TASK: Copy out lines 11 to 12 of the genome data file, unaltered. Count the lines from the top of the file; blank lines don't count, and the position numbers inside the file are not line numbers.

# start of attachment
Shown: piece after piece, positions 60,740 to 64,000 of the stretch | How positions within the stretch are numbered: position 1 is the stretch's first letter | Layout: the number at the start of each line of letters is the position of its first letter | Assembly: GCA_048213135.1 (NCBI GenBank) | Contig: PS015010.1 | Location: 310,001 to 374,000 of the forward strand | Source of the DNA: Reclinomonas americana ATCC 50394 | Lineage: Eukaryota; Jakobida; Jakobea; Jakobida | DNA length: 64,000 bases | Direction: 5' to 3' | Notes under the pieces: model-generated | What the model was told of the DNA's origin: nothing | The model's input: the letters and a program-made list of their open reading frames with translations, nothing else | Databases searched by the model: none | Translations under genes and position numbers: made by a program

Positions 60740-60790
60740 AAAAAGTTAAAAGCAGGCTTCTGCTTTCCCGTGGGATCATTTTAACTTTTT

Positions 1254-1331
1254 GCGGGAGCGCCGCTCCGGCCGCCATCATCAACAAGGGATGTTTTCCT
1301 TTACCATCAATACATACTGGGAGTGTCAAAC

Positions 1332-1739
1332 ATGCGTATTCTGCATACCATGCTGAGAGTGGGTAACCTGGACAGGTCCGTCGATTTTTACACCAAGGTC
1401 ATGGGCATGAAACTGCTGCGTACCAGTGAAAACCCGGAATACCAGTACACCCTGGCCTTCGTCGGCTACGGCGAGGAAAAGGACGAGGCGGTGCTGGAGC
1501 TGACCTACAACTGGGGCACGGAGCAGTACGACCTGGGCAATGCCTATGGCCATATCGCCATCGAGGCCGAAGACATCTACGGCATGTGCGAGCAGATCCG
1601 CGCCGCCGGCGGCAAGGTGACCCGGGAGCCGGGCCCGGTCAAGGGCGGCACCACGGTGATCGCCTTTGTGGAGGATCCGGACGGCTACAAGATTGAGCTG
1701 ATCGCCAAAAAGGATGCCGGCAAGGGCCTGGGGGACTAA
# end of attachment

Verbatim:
1601 CGCCGCCGGCGGCAAGGTGACCCGGGAGCCGGGCCCGGTCAAGGGCGGCACCACGGTGATCGCCTTTGTGGAGGATCCGGACGGCTACAAGATTGAGCTG
1701 ATCGCCAAAAAGGATGCCGGCAAGGGCCTGGGGGACTAA